In Frances Willard’s book, How to Win: A Book for Girls, she quoted an article from a “trustworthy New York authority” that she particularly enjoyed. The article stated, “Don’t try to reason logically about fashion, nearly all the fashion which have become popular in civilized countries have simply been the result of an accident.” It then related a story about how the Countess of Dudley was invited to an important dinner one night and decided to have a special costume made. The dress was not ready in time, but the Countess desperately wanted to wear it, so she sewed on the sleeves in a hurry, and “a week from that time puckered sleeves were all the rage in London…Dear me! How stupid the fashionable world is!”
Like the article, Willard viewed much of mainstream fashion as absurd. However, this was not just because of the whimsy of the changing trends, but because fashion was sometimes hazardous to women’s health. Tight-lacing corsets, for example, contorted a woman’s body into the fashionable shape of the moment, but in so doing they caused long term effects like deforming a woman’s skeletal structure, along with shifting her internal organs into places not large enough to give adequate space to function (i.e. lungs). Long hemlines that dragged dirt and mud from the street into the house were also considered health hazardous. As part of the Dress Reform movement that arose in America from around the 1850s to the 1920s, Willard sought to address these issues.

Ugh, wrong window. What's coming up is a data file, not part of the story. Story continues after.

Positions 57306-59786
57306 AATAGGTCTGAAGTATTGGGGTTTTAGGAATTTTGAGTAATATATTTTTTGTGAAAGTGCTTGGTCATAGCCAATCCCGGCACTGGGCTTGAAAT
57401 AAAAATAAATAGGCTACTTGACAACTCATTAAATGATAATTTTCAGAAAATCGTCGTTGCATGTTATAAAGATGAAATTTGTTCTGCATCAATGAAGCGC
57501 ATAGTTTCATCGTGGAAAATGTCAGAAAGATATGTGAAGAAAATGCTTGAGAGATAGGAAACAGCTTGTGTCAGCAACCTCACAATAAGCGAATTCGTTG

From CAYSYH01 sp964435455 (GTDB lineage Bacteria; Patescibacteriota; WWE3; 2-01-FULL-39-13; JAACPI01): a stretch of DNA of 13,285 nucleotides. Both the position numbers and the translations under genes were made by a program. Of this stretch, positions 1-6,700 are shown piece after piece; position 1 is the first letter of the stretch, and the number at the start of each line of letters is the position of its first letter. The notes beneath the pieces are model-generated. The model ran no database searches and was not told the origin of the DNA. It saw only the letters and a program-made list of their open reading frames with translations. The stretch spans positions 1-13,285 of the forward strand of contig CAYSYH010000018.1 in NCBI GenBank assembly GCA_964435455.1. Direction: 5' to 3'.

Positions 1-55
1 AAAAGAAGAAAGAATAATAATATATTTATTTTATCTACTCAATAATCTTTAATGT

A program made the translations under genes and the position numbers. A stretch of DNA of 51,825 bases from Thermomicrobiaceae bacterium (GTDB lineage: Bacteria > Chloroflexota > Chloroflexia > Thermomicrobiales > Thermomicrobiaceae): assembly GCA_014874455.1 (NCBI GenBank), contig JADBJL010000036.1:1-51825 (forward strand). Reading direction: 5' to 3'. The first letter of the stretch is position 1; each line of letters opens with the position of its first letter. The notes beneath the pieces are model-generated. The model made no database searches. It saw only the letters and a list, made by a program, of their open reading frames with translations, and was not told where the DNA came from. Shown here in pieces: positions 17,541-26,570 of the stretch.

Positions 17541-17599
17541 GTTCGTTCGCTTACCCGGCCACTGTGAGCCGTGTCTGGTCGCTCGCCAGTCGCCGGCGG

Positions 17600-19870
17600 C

Both men and women advocated for dress reform, as seen when Willard calls to the men of the Woman’s Christian Temperance Union (WCTU) to help women out of the “tyranny of fashion” saying, “We must urge the growing army of the White Cross Knights to lift their sisters above the servility that makes them bow down to the decrees of arbitrary fashion mongers and thus trample the laws of health and wholesomeness under their tortured, because distorted, feet.” 
Willard felt strongly about the reform of dress for women and her life-long interest and activism of the subject helped to encourage women to be active, healthy, and free. For more information on Dress Reform and how Frances Willard executed it within her own life and members of the WCTU, click here.
Guest blog by Andrea Martinez, a senior at DePaul University studying Public History with a minor in American Studies.
- Frances Willard, How to Win: A Book for Girls (New York: Funk & Wagnalls,
- Frances Willard, “The Relation of Dress to Vice” (Chicago: Woman’s
Temperance Publishing Association, undated), 2.